The ethnic conflict in Cyprus is turning into a greater game
Cyprus was already a rather complex problem. The discovery of natural gas reserves around the island has made it even harder to disentangle. There are two communities on the island: the Greek and Turkish Cypriots, both claiming to have their own sovereign states. The Greek Cypriot state is recognized broadly by the international community, while only Turkey recognizes the Turkish Cypriots. But whatever your politics on the issue, the reality on the ground is clear: the island is divided between two distinct communities. Mr. Demetris Christofias, the President of the Republic of Cyprus, issued a statement as the outgoing head of the European Union Presidency in Nicosia on the occasion of the New Year. Have you read his end-of-term speech? I highly recommend it. That was a true Cypriot speaking, not so different from his Turkish colleagues than one would think. They may be separated by language, religion and ethnicity, but in Cyprus, Turkish and Greek souls are both shaped by the same island. Should that reassure us on future stability around the gas-abundant Eastern Mediterranean? I do not think so.
Recent Cypriot history is not too heartening. A U.N. buffer zone called the Green Line effectively separates the island into North and South Cyprus. The line was first drawn by Major-General Peter Young, the commander of the British peace force, on a map with a dark green crayon in 1964 in response to intercommunal violence at the time. It became impassable after the developments following the 1974 Greek coup d’etat aiming to unite the island with Greece. The latter idea of union, or “Enosis” in Greek, still tingles minds, as in all ethnic conflicts. The 1974 coup forever disturbed the precarious balance of the bicommunal Republic of Cyprus, set up after the island gained independence from British rule in 1960. It also paved the way for Turkish military intervention in 1974, separating the two communities. That is the Cyprus problem for the uninitiated.
The problem has become more entangled with three developments of the last decade. Firstly, free elections have brought a change in leadership on the Turkish side but not on the Greek side. The second development is the Annan Plan referendum, in which the Turkish Cypriots overwhelmingly voted for unification and the establishment of a new state, while Greek Cypriots voted against it. Thirdly, the EU accepted the territorially and politically divided island as a member. And now we find out that there are natural gas reserves around the island. Gas expeditions in the area have come as an additional source of tension for Cypriots, Turks and Greeks. In 2013, we have a more complex problem in the Eastern Mediterranean than we did a decade ago.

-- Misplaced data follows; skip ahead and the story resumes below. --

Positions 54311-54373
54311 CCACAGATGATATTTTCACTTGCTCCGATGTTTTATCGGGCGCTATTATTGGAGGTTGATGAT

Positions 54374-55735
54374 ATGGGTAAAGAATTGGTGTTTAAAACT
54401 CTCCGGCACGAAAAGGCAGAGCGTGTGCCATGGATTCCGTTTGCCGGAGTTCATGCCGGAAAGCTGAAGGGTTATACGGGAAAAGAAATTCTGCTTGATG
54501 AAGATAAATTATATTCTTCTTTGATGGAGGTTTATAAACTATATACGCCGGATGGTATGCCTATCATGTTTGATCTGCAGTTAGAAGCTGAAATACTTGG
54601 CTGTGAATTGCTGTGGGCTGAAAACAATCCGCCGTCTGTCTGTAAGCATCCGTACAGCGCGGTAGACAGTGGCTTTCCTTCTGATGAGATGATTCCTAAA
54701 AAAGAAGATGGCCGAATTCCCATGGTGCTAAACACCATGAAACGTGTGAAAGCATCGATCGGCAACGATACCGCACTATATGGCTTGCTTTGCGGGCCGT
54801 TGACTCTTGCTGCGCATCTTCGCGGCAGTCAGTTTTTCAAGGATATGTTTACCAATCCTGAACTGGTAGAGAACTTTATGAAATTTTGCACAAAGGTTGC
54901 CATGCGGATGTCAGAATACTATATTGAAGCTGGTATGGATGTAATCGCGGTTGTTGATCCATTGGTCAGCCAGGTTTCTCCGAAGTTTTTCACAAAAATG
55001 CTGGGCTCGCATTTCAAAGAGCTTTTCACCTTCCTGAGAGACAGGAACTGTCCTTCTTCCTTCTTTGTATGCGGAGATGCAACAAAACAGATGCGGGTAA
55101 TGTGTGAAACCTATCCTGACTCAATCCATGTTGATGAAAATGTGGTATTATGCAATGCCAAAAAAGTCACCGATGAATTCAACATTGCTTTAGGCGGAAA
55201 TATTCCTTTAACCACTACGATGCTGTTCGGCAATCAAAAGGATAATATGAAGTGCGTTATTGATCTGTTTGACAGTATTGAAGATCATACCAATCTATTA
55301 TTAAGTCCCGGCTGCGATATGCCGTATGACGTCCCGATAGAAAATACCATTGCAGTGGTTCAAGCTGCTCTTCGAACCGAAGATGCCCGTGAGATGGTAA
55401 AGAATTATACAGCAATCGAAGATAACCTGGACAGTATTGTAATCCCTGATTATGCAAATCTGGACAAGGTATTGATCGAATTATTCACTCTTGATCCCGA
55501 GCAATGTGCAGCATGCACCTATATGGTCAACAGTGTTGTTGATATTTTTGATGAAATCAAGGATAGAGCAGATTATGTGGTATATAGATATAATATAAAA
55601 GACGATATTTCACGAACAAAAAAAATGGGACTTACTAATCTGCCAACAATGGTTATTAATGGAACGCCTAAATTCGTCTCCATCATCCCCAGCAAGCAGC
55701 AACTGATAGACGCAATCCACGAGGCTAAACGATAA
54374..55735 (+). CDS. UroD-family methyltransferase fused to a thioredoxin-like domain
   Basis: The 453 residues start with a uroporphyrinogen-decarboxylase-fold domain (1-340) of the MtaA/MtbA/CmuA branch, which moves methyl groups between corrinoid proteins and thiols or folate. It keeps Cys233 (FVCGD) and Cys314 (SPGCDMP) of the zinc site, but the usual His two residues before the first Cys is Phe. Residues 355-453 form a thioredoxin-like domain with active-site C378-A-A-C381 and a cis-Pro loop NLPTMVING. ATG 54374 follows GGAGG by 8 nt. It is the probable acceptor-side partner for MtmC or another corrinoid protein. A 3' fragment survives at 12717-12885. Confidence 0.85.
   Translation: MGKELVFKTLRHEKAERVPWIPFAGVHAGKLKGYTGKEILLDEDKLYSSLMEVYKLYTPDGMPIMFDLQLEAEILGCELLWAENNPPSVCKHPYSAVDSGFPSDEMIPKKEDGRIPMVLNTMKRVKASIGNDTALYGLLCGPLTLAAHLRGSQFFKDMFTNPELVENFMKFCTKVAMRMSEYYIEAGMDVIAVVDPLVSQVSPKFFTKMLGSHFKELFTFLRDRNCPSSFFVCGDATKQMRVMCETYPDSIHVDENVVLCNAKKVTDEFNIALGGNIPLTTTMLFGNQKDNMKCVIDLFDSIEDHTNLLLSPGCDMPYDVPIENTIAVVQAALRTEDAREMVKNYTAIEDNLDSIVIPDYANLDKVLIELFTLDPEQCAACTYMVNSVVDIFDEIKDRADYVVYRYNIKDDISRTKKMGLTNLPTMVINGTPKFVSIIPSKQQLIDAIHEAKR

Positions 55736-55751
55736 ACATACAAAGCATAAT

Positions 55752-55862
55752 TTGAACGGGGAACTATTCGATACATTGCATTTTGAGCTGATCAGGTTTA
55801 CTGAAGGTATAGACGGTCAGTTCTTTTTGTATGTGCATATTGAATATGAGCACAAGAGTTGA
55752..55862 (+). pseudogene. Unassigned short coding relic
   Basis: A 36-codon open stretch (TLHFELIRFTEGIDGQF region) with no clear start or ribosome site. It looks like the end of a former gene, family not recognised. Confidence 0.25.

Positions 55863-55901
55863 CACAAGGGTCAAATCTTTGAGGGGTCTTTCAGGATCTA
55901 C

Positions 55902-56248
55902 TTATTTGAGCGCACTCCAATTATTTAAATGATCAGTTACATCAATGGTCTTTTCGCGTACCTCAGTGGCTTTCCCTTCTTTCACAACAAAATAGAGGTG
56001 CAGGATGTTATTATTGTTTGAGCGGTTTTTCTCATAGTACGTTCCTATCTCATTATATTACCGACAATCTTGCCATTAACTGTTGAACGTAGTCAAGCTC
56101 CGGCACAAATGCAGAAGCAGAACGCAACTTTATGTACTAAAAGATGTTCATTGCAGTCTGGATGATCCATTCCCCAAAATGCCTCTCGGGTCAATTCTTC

Greek and Turkish Cypriots are practically soul mates, despite the lines separating their island. Both are currently discussing what is called the “13th salary,” a bonus paycheck of one month on top of monthly wages, paid to public sector employees. Both are also going through fiscal crises. In his statement mentioned above, Mr. Christofias has noted that the basic goals were achieved regarding the island’s economic woes in negotiations with the troika. He specifically noted that his government “averted the privatization of profitable semi-state organizations that the troika pursued as well as preserving the Cost of living Allowance and the 13th salary.” It just so happens that a similar discussion was underway in the Turkish Republic of Northern Cyprus at the same time. Privatization was not completely averted, leading to a Build-Operate-Transfer arrangement for the Ercan airport. What happened to the initial proceeds of the sale? The word is that they have been used to pay the 13th salary of the Turkish Cypriot public sector employees.